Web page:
We’ve all seen them: interview videos that are hard to watch. 

Maybe you can sense the interviewee is uncomfortable or they have shadows on their face or something just seems off. Whether you’re a seasoned filmmaker refreshing your memory on how to film an interview or a business owner finally hitting record on your iPhone, this guide is designed to help you embrace the experience. 

More than fancy equipment, the way you approach filming an interview — and especially the preparation you do ahead of time — will make the process and product better all around. 

Best practices on framing, equipment, sound and more 

Whoever you’re interviewing, no matter who they are, will be interesting to watch because humans enjoy looking at human faces. When framing your shot, favor a plain background over visually distracting elements. Placing your interviewee further away from the wall behind them will give the frame depth and look better than sitting close to a wall.  

Using a shotgun microphone and external recorder for sound will make a big difference in sound quality. Since your interviewee is sitting still, you can set up your shotgun mic in a fixed location using a C-stand to hold it. Position the mic above your interviewee’s head and point it down toward them. You want the mic just out of frame, yet close enough that you’ll need to remind them not to bump their head when they stand up!

If you can add it, a lavalier microphone is always helpful. Learning how to use a broadcast loop/newsman’s loop will give you the best audio result and keep your equipment in good shape. 

How to prepare for filming an interview

Aside from your gear checklist and proper equipment set up, your mindset plays a big role in interview preparation. This includes expectations, pacing, order of questions, allowing enough time, listening, improvising, and curiosity.

Come up with questions and do your research

Doing research helps you gain just enough details about the person you’re interviewing to make you intensely curious about the right things. A brief video call pre-interview is a great way to establish a rapport and get a sense of how the person may be on camera.

For example, video production company Concurrent Productions asks specific pre-interview questions like:  

  • “Have you ever been on camera before? What was the experience like for you?
  • Is there anything you want me to be sure I ask you?
  • What excites or interests you most about this subject? What compelled you to do this interview?
  • Do you have any questions for me?”

Even if you don’t think you’ll use the footage, finding out what’s important to your interviewee will help them get it off their mind so you can steer the conversation forward. It will also give you a place to start where they feel comfortable and excited to engage. 

You’re going to get better results if you don’t share the questions with your interviewee ahead of time. Shared questions are likely to be rehearsed and will feel stiff. Sometimes this is unavoidable and you can’t violate it. In that case, ask the first few questions on your pre-approved list, then simply change the order of the questions. 

Prioritize your most important questions

You always want to have a lot more questions than you need and you want to prioritize those questions quickly while you’re filming an interview. A color coded system works at a glance so you can be sure you ask what is really necessary without rushing. 

Getting complete sentences can be tricky. Preparing some “fill-in-the-blank” sentences can help in “repeat after me” style. You don’t want to put words in someone’s mouth but…you do need those sound bites. Inviting your interviewee to repeat your prompts or put the sentences in their own words is a good practice. Also, give them permission to skip any of the prompts. 

Here are some examples: 

By placing these prompts at the end of your interview, the interviewee is primed to summarize and you’ll likely get the sound bites you need while still keeping a natural flow.

Make the people you’re interviewing feel comfortable 

Having a short ritual to be present in the moment with your interviewee can be really helpful.

“Once everything is set and ready to roll—even after we’re rolling,” says Kerri Feazell at Concurrent Productions.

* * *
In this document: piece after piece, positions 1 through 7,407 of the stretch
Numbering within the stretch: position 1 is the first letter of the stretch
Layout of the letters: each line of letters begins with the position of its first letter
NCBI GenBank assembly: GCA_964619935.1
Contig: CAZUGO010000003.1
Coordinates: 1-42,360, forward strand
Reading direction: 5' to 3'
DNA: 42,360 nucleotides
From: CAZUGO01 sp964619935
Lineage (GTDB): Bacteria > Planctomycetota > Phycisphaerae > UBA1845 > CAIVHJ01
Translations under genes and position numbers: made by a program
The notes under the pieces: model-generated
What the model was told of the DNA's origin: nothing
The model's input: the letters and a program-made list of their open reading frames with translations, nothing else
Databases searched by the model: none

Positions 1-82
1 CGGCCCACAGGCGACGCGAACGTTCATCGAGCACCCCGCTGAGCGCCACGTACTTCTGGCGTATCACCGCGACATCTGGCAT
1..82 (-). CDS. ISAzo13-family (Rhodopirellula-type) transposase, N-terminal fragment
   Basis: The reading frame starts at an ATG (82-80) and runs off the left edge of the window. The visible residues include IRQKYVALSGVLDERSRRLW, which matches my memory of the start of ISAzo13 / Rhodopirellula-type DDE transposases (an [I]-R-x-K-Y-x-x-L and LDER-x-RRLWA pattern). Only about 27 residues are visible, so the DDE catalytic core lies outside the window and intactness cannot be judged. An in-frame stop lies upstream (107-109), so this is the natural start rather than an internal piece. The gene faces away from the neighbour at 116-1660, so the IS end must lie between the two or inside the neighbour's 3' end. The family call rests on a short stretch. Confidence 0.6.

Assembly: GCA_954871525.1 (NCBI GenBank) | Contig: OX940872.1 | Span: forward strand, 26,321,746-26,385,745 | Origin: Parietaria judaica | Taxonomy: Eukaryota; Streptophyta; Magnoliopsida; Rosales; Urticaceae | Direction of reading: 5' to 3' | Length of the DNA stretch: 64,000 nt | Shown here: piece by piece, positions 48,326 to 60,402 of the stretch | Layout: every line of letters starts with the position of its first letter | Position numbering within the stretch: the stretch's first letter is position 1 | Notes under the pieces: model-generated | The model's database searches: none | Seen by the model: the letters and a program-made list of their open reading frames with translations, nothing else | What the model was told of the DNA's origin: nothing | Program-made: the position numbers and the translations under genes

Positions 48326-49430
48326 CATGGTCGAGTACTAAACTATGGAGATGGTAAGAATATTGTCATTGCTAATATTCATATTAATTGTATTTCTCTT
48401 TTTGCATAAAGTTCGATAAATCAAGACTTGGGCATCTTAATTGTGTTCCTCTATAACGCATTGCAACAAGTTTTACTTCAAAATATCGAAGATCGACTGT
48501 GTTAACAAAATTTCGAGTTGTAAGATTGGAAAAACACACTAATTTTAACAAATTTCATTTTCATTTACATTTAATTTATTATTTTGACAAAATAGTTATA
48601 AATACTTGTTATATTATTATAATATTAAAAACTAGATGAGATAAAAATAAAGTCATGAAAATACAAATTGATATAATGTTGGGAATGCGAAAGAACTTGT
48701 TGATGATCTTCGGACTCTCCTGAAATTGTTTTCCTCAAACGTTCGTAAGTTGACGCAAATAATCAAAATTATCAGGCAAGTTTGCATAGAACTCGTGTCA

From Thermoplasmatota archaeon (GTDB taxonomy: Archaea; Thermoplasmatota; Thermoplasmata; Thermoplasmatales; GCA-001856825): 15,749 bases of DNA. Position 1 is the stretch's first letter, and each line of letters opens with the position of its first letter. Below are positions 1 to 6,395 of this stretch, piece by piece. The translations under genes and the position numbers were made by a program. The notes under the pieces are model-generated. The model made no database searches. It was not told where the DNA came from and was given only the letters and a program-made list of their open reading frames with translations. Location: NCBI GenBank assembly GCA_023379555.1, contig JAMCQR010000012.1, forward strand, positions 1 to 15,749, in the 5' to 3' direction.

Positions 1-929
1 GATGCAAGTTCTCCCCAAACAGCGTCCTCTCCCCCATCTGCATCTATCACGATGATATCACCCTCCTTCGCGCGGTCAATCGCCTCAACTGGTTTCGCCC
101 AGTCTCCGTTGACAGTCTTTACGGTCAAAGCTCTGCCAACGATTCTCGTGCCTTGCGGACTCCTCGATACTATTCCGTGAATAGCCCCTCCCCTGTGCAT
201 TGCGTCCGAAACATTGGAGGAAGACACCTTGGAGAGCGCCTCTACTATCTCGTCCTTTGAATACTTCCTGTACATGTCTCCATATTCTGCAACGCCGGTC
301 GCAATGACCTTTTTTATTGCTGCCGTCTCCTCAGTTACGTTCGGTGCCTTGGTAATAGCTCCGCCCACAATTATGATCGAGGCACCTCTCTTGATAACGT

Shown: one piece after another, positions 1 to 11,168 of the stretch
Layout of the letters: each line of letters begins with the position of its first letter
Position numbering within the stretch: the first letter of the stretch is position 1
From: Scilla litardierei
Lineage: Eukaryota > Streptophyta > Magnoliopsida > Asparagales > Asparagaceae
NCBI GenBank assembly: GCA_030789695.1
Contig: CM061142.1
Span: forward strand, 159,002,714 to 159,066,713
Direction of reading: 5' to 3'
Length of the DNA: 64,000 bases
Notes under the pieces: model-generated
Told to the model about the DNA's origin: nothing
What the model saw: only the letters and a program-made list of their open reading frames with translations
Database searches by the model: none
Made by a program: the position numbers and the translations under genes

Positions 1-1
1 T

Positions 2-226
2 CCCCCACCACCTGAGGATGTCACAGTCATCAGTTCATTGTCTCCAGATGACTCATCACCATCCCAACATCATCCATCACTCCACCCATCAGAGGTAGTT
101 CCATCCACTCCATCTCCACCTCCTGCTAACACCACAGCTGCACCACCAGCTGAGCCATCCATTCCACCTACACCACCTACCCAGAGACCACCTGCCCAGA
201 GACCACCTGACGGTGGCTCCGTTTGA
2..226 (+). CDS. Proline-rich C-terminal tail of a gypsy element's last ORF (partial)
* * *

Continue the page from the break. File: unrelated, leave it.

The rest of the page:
“I like to take 10 seconds to ask everyone to close their eyes and take three deep breaths. It helps me get focused and resets the room from the flurry of all the technical logistics. It also lets the interviewee know that the tone of the interview is going to be spacious and thoughtful. Shoulders relax and we can get into it.”

Kerri Feazell, Concurrent Productions

Make decisions ahead of the interview

About those technical logistics: make a clear choice ahead of time to have your interviewees look directly into the camera or look off camera. Decide, communicate that direction clearly to your interviewee, and be consistent to the point of interrupting the interviewee to gently remind them if needed. 

Looking directly at the camera works best when you want to convey that the interviewee is speaking directly to the audience. If you need this feeling, there is a brilliant solution known as the “interratron” (interview + terror!) designed to ease the terror of looking directly into the lens.  

Start with questions that ease into the interview, something your interviewee is very comfortable talking about. If you know you’re asking someone to be emotionally vulnerable, ask those questions in the middle of the interview and end on something lighter. This is especially true with documentary interview questions. You can invite an honest answer without pushing, simply by letting there be silence and staying connected to your interviewee with eye contact.

Listen generously and get genuinely curious about the answers

During the interview, be prepared to improvise and follow threads that light up your interviewee. “Tell me more about…” is always a great go-to! Show some emotion yourself so your interviewee will be more likely to reflect it back to you.  

Assure your interviewee that they’re doing great. Do that a lot, as long as it’s genuine. If they’re not doing great and are intensely nervous, take a break. It will be worth it. Remind your interviewee that they can say things twice and start over if they feel like they messed up.

Overall, empathy is your guide. As the interviewer, you can physically be a stand in for your interviewee. It helps your crew as they light the set and reminds you what it feels like to be in the hot seat. 

What’s a good amount of time for an interview?

Plan for at least 30-60 minutes for an interview and give enough buffer space in your schedule for a new camera set up between interviewees. Make sure the interviewee has time to answer the priority questions in detail. You might need to ask the same question in different ways and at different times.

How to light an interview 

Placing lights in the proper place makes a world of difference and is pretty simple to set up. The three point lighting technique is the recommended basic set up for one camera:

  • Main/Key light: Place close to the camera at about a 45 degree angle from your interviewee.
  • Fill light: Place this light opposite the main light and adjust to fill in shadows; be sure it doesn’t compete with the main light.